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Did you know you can eat your way to a healthy gut? Changing your diet is one of the easiest ways to ensure your gut is healthy. A healthy gut can give you many benefits, including weight loss, better mental health, and protection from diseases.1

What is the Microbiome?

Your gut may just be the key to your health. It’s the site of the human microbiome – a fascinating subject that scientists are making more discoveries about every day. Around 100 trillion microorganisms, including yeasts, bacteria, and funguses, live throughout your body, mainly concentrated in your gastrointestinal tract. Your gut microbiome, or microbiota, is the colony of helpful microorganisms living in your gut.

Probiotics and Prebiotics Defined

What do probiotics and prebiotics have to do with gut health? Probiotics are living microorganisms taken for their health benefits.2 They help boost the effectiveness of your existing gut microorganisms. Probiotics can be found in supplements, and in certain foods you eat.3

Prebiotics are a type of fiber4 that act as food for the microorganisms in your gut (both your existing gut microbiota and any probiotics you may take).5 To grow and remain healthy – and keep you healthy, too – your gut microbiota needs to be fueled with prebiotics.

healthy gut diet | Heartland Nutrients

To fuel a healthy gut naturally, look for foods that contain both probiotics and prebiotics. Here is a day’s worth of easy meals to kick-start your gut health:

Healthy Gut Diet: Breakfast

For breakfast, try a tasty, gut-healthy yogurt parfait. You need just three ingredients: yogurt, granola, and one banana. When shopping for yogurt, choose brands with the “Live and Active Cultures” seal given by the National Yogurt Association.6 Yogurts bearing this seal contain probiotics. Bananas and granola, which is mostly made of oats, are both prebiotic foods.

To make the parfait, you’ll need a tall glass. Layer 2 tablespoons of yogurt, followed by 2 tablespoons of granola, and several slices of banana. Repeat this process until your glass is full. This easy meal is great for your gut, and it will give you energy to start your day.

Gut-Friendly Snacks

Your stomach might start rumbling around mid-morning. Have a quick snack on hand to keep you full until lunch. Trail mix is an easy, gut-friendly snack food. Make your own using cashews, chocolate chips, and raisins. All three of these ingredients are prebiotic, even the chocolate!7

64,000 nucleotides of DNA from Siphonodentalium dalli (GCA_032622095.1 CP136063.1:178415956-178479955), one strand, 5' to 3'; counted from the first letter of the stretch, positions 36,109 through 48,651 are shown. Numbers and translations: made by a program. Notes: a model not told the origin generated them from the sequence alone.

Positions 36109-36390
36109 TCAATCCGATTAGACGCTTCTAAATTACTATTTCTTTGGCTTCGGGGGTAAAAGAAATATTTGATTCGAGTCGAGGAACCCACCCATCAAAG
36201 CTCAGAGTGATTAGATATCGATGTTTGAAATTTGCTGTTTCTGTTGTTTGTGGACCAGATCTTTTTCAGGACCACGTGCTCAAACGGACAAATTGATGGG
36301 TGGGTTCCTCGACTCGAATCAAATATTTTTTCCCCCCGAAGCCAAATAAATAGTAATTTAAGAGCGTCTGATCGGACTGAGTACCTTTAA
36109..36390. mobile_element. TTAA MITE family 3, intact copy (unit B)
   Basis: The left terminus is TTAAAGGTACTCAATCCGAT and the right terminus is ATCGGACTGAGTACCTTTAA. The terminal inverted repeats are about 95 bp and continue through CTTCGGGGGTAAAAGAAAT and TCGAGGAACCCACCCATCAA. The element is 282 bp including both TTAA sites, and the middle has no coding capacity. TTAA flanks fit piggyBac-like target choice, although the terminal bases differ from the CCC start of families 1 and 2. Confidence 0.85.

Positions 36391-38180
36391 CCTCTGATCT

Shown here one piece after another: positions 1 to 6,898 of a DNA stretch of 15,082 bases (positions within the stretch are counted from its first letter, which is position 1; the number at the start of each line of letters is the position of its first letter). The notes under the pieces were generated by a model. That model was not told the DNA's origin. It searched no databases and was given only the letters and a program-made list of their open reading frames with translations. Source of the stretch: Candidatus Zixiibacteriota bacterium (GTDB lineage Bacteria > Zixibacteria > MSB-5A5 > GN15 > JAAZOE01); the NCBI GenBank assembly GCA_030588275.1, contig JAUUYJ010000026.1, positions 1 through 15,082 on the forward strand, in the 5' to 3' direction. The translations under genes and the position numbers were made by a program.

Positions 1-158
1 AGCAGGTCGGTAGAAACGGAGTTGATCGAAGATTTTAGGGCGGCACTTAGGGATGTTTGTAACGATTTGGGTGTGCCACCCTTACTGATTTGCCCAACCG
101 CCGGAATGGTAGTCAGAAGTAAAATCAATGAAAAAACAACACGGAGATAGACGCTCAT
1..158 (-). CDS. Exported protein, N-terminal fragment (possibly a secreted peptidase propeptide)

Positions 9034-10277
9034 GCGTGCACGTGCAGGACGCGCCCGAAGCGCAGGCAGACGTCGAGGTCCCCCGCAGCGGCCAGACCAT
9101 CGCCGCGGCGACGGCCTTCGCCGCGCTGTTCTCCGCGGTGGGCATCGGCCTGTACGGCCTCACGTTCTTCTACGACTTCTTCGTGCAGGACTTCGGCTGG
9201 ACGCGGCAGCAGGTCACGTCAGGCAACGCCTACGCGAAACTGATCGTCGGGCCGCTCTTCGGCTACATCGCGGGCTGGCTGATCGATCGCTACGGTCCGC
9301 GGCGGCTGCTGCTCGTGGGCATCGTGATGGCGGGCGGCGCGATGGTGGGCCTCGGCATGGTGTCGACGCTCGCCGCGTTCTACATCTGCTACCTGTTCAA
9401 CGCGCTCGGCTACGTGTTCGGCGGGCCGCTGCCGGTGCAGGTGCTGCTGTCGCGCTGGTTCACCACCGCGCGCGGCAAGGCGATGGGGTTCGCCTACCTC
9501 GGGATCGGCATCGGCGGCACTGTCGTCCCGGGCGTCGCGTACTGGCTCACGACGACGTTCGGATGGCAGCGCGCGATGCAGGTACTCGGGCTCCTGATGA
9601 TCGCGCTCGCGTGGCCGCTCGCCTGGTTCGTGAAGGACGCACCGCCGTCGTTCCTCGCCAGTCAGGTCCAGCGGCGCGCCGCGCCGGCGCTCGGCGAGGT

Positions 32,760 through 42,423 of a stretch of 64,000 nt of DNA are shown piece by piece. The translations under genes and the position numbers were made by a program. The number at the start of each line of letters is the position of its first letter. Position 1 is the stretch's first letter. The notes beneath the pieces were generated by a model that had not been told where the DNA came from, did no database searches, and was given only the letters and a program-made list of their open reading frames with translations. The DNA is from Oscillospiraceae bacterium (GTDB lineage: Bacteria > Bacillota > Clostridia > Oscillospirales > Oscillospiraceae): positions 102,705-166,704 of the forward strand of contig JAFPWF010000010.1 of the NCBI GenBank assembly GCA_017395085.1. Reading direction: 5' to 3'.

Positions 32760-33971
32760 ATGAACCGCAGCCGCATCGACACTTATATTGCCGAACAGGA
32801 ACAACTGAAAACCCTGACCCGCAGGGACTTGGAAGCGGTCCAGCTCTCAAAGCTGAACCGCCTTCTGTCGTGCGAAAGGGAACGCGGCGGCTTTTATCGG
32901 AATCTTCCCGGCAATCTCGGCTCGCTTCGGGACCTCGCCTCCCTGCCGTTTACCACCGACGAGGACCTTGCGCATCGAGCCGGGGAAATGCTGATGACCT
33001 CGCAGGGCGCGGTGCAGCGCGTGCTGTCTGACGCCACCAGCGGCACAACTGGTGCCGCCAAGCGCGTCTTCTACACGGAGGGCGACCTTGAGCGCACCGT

healthy snacks | Heartland Nutrients

To make the trail mix, combine equal parts cashews and raisins. Use about half as much chocolate as the other ingredients.

Wash your snack down with kombucha, a fermented tea. Only unpasteurized kombucha contains probiotics, so look for unpasteurized brands. If you love kombucha, you may want to try making your own to save money. Kits and starter cultures for making kombucha are available online.

Healthy Gut Diet: Lunch

For lunch, try a healthy sandwich with a side of kimchi. To make the sandwich, you’ll need whole wheat bread, hummus, avocados, and a slice or two of turkey lunchmeat. Whole wheat bread and hummus, which contains chickpeas, are prebiotic foods.8 Lean protein and healthy, unsaturated fat have been shown to be beneficial to your gut microbiota.9 The turkey and hummus provide your body with protein, while the avocado gives you unsaturated fat.

Drink a glass or two of water with lunch, and more throughout the day. Water is important to your digestion, as it helps you break down foods and softens your stool.

On the side, eat some spicy kimchi. This Korean dish is made mostly of fermented cabbage, and contains probiotics. You can get kimchi in many larger grocery stores. Make sure you get it from the refrigerated section – shelf-stable kimchi has been pasteurized and no longer contains live probiotics.11

Healthy Gut Diet: Dinner

healthy gut diet dinner | Heartland Nutrients

Wild salmon served with a side of sauerkraut makes a good main dish for dinner. Sauerkraut is like the German version of kimchi, and it is also a fermented condiment made from cabbage that contains probiotics.

To make dinner, first, put 2 tablespoons of olive oil in a large pan. Slice and sauté an onion in the olive oil, using medium-high heat. Then, add the salmon to the pan. Cook for about five minutes. Lower the heat to medium-low, and then add ½ cup water or broth. Cover the salmon, and then simmer for about 12 minutes.

Since heat can kill probiotics, add as much sauerkraut as you’d like just before serving. Serve with a raw spinach or kale salad – leafy green veggies are healthy prebiotic foods.

The Takeaway

It’s not hard to eat a gut-friendly diet. Try adding some of these foods to your regular routine, and you’ll enjoy the many benefits of a healthy gut.

Learn More: 11 Surprising Sources of Vitamin C to Add to Your Diet

1. https://www.ncbi.nlm.nih.gov/pmc/articles/PMC3667473/
2. https://academic.oup.com/cid/article-lookup/doi/10.1086/523341
3. https://nutritionfacts.org/2014/01/02/how-should-i-take-probiotics/
4. https://www.ncbi.nlm.nih.gov/pmc/articles/PMC3705355/
5. https://www.sciencedaily.com/releases/2012/08/120821093858.htm
6. http://www.aboutyogurt.com/live-culture
7. https://www.ncbi.nlm.nih.gov/pmc/articles/PMC3566565/
8. http://www.med.monash.edu.au/cecs/gastro/prebiotic/faq/
9. https://translational-medicine.biomedcentral.com/articles/10.1186/s12967-017-1175-y
11. https://www.washingtonpost.com/national/health-science/why-fermented-foods–sauerkraut-kimchi-and-yogurt–are-good-for-your-gut/2017/05/05/dd0c9a62-0e4a-11e7-9b0d-d27c98455440_story.html?utm_term=.20fd00d6047b